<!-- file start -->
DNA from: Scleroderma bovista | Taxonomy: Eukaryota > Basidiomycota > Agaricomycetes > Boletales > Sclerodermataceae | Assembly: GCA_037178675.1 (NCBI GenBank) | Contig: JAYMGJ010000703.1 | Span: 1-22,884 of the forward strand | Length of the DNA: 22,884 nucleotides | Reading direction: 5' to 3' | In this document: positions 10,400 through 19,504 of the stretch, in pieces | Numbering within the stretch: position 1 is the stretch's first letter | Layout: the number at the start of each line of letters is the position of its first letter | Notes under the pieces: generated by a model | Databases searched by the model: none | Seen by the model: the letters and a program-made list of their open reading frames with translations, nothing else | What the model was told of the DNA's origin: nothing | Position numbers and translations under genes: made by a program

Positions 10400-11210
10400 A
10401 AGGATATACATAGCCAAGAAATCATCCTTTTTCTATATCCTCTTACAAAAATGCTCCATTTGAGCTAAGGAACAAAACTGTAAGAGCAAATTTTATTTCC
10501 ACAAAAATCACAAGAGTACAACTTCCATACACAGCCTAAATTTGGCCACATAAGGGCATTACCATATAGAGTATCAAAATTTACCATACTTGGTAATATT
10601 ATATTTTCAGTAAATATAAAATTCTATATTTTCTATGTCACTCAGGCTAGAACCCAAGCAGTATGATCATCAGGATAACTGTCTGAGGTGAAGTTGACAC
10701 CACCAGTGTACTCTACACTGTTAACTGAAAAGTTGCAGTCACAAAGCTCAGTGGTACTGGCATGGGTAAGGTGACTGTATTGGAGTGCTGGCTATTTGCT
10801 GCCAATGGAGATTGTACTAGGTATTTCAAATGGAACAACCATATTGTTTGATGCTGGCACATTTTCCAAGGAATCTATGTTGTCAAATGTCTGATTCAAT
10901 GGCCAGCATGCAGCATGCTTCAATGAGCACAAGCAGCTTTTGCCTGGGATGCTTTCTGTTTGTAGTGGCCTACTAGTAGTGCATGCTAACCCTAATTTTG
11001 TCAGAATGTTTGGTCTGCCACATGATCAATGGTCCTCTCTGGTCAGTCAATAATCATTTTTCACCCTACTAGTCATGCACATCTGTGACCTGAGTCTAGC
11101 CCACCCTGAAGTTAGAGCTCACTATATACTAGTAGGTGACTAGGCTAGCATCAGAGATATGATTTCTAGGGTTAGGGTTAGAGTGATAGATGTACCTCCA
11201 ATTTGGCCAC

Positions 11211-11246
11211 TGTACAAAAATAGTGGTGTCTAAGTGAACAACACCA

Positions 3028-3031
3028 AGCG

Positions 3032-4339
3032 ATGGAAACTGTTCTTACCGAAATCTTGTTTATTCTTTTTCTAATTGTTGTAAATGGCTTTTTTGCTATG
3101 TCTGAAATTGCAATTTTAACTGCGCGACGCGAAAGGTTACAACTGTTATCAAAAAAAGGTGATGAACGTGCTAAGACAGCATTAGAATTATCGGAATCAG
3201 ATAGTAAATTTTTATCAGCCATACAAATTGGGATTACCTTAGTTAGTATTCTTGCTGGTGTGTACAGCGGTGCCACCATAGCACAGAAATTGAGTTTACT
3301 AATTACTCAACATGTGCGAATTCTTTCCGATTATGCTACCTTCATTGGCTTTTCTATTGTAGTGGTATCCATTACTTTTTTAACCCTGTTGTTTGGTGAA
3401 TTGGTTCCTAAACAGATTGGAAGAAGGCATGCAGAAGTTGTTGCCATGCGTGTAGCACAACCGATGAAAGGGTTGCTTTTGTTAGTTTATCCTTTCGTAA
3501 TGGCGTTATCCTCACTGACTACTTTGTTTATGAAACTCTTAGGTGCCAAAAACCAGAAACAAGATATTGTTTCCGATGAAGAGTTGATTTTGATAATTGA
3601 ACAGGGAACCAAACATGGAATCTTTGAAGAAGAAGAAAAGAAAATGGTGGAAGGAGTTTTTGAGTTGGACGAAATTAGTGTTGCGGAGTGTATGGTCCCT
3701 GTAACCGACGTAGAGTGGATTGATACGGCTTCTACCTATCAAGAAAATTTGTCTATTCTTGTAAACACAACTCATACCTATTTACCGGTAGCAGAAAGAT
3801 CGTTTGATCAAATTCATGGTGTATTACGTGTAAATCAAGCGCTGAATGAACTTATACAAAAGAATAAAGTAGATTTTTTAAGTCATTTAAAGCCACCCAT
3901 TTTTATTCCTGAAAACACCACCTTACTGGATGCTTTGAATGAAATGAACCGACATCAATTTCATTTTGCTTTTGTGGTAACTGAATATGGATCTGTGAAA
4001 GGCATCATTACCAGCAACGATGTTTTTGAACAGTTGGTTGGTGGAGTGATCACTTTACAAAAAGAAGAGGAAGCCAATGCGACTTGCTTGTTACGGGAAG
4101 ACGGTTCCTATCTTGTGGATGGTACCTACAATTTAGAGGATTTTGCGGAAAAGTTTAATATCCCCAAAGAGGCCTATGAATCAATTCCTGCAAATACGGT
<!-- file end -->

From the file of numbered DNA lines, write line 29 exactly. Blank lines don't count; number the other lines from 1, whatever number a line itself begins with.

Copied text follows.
4101 ACGGTTCCTATCTTGTGGATGGTACCTACAATTTAGAGGATTTTGCGGAAAAGTTTAATATCCCCAAAGAGGCCTATGAATCAATTCCTGCAAATACGGT